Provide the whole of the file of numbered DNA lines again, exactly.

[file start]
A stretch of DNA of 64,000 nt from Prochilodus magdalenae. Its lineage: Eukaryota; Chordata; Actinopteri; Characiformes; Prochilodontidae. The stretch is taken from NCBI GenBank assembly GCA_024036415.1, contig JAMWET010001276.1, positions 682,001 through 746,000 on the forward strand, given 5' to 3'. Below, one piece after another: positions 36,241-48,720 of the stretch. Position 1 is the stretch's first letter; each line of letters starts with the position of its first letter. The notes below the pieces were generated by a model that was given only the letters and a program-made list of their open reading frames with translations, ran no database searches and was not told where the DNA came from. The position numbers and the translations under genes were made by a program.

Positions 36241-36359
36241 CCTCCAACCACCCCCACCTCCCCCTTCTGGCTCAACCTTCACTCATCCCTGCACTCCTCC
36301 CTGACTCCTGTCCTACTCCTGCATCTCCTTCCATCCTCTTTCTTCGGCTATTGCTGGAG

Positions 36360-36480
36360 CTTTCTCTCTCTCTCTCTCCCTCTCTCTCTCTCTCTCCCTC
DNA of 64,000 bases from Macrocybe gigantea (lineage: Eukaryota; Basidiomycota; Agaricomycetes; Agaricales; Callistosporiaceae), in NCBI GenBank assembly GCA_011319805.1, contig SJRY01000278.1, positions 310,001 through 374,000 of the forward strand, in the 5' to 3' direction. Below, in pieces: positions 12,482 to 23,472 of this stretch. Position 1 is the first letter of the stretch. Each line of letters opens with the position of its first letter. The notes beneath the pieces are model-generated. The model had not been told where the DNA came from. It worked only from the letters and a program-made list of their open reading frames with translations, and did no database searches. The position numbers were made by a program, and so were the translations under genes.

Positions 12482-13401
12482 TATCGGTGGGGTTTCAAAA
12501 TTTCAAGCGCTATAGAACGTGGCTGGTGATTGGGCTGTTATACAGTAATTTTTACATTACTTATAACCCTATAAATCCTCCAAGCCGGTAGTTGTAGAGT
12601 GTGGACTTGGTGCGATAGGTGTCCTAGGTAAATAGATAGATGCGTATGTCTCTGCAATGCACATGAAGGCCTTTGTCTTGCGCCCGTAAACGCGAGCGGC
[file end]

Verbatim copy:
A stretch of DNA of 64,000 nt from Prochilodus magdalenae. Its lineage: Eukaryota; Chordata; Actinopteri; Characiformes; Prochilodontidae. The stretch is taken from NCBI GenBank assembly GCA_024036415.1, contig JAMWET010001276.1, positions 682,001 through 746,000 on the forward strand, given 5' to 3'. Below, one piece after another: positions 36,241-48,720 of the stretch. Position 1 is the stretch's first letter; each line of letters starts with the position of its first letter. The notes below the pieces were generated by a model that was given only the letters and a program-made list of their open reading frames with translations, ran no database searches and was not told where the DNA came from. The position numbers and the translations under genes were made by a program.

Positions 36241-36359
36241 CCTCCAACCACCCCCACCTCCCCCTTCTGGCTCAACCTTCACTCATCCCTGCACTCCTCC
36301 CTGACTCCTGTCCTACTCCTGCATCTCCTTCCATCCTCTTTCTTCGGCTATTGCTGGAG

Positions 36360-36480
36360 CTTTCTCTCTCTCTCTCTCCCTCTCTCTCTCTCTCTCCCTC
DNA of 64,000 bases from Macrocybe gigantea (lineage: Eukaryota; Basidiomycota; Agaricomycetes; Agaricales; Callistosporiaceae), in NCBI GenBank assembly GCA_011319805.1, contig SJRY01000278.1, positions 310,001 through 374,000 of the forward strand, in the 5' to 3' direction. Below, in pieces: positions 12,482 to 23,472 of this stretch. Position 1 is the first letter of the stretch. Each line of letters opens with the position of its first letter. The notes beneath the pieces are model-generated. The model had not been told where the DNA came from. It worked only from the letters and a program-made list of their open reading frames with translations, and did no database searches. The position numbers were made by a program, and so were the translations under genes.

Positions 12482-13401
12482 TATCGGTGGGGTTTCAAAA
12501 TTTCAAGCGCTATAGAACGTGGCTGGTGATTGGGCTGTTATACAGTAATTTTTACATTACTTATAACCCTATAAATCCTCCAAGCCGGTAGTTGTAGAGT
12601 GTGGACTTGGTGCGATAGGTGTCCTAGGTAAATAGATAGATGCGTATGTCTCTGCAATGCACATGAAGGCCTTTGTCTTGCGCCCGTAAACGCGAGCGGC